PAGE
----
Childcare woes strain economic recovery

By Mackenzi Klemann -

LIMA — As schools wrestle with how and when to safely resume in-person instruction, a new reality is becoming clear: the economy cannot fully recover until parents of young children have a place to send their children while they work.

Parents have struggled for months to balance their work with childcare duties while schools were closed and many daycare centers were not fully open, a balancing act made all the more difficult for parents whose jobs cannot be done from home.

And with new child-to-adult ratios in effect at daycare facilities in Ohio, there are fewer and fewer places for parents who can’t work from home to send their children when schools are closed.

“If the daycares or the schools are closed, you’re more or less closing business because there are no other options for childcare at that point other than for the parents to stay home with that child,” said Joe Patton, director of Ohio Means Jobs – Allen County.

Lima schools plans to resume in-person instruction this fall, while parents will have the option to continue remote learning for their children if they are uncomfortable sending their kids back so soon.

But resuming in-person learning may be difficult if Ohio is still recording more than 1,000 new COVID-19 infections per day, which has led some school districts across the U.S. to consider shortened school days and other alternatives to full-time in-person learning.

That ambiguity complicates the economic recovery, Patton said, particularly in places like Lima where the primary employers are in healthcare, manufacturing and other essential industries.

“Either we’re closed or we’re open,” he said. “There’s not really a lot of in between with this because of the children.”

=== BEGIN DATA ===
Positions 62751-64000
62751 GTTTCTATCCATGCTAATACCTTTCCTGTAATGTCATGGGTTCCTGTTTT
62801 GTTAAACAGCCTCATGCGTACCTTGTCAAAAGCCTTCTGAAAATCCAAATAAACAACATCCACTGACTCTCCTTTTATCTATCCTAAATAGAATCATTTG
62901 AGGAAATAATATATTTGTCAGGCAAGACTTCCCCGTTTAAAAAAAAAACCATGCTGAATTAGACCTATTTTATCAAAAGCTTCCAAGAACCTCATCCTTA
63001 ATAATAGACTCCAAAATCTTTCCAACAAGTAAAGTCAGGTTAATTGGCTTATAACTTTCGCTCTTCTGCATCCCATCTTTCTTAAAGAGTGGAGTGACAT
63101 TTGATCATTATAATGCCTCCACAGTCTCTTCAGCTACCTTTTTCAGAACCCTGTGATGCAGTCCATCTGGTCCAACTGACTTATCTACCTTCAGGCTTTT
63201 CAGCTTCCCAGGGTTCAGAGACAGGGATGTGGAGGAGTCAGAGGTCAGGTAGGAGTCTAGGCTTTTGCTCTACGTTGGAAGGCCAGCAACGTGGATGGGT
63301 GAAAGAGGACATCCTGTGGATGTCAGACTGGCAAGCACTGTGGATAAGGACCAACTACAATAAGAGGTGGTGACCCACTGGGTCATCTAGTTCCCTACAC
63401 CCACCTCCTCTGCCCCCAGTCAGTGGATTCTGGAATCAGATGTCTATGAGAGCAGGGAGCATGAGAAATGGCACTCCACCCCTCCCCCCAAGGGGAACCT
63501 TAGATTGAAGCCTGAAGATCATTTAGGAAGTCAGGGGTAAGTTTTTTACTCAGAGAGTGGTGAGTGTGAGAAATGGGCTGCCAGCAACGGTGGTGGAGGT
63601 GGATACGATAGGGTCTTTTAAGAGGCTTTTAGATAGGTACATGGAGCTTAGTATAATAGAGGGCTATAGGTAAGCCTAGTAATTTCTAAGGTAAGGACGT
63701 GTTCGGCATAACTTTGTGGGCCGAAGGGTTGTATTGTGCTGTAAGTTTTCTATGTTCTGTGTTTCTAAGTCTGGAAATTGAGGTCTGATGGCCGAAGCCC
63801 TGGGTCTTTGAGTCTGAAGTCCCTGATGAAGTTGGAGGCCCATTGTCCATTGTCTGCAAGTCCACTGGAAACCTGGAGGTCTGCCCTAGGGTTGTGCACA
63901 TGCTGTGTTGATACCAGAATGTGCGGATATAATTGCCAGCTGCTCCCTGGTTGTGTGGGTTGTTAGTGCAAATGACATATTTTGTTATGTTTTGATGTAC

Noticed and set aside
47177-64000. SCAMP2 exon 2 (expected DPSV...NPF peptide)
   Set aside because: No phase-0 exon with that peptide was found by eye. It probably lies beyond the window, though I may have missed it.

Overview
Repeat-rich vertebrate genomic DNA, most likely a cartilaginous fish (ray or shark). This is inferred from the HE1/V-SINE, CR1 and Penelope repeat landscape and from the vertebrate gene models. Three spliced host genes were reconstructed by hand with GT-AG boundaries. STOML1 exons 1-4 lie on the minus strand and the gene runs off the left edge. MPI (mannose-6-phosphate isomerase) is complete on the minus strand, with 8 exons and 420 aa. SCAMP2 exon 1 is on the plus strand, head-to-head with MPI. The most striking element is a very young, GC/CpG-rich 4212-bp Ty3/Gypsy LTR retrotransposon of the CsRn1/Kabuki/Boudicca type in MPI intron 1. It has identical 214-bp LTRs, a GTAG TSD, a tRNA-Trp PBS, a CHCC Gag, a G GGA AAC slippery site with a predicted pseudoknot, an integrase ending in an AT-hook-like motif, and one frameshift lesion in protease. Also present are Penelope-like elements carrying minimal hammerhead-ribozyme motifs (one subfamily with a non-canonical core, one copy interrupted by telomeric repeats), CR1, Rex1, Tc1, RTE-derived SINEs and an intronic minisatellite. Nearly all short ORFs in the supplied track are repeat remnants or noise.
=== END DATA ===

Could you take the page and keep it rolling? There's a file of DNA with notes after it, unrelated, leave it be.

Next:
Rachael Reeder, a supervisor of direct services and childcare for Ohio Means Jobs – Allen County, said she has already seen clients turn down offers for part-time work because they couldn’t find childcare.

Part of the issue, Reeder said, is that childcare centers are trying to maximize the new child to adult ratios by prioritizing slots for parents who work full-time.

“And so the people that work part-time jobs are having to turn down work,” she said.

Cornerstone Early Learning Center in Lima has reduced its enrollment capacity from 120 to 58 to comply with Ohio’s new COVID-19 safety standards.

The daycare remained open throughout Ohio’s stay-at-home order to care for the children of essential workers. There’s now a waiting list of children whose parents are trying to get back to work, even though Cornerstone was able to accept more children since the stay-at-home order ended.

“We get several calls asking us if there’s any news; if they can be put on a wait list; to see whether the ratios are going to be lifted,” said Jenny Winslow, executive administrator for Cornerstone Early Learning Center. “I have to tell them that I’m not sure. I don’t have any answers. … For the most part, parents handle it very well.”

By Mackenzi Klemann

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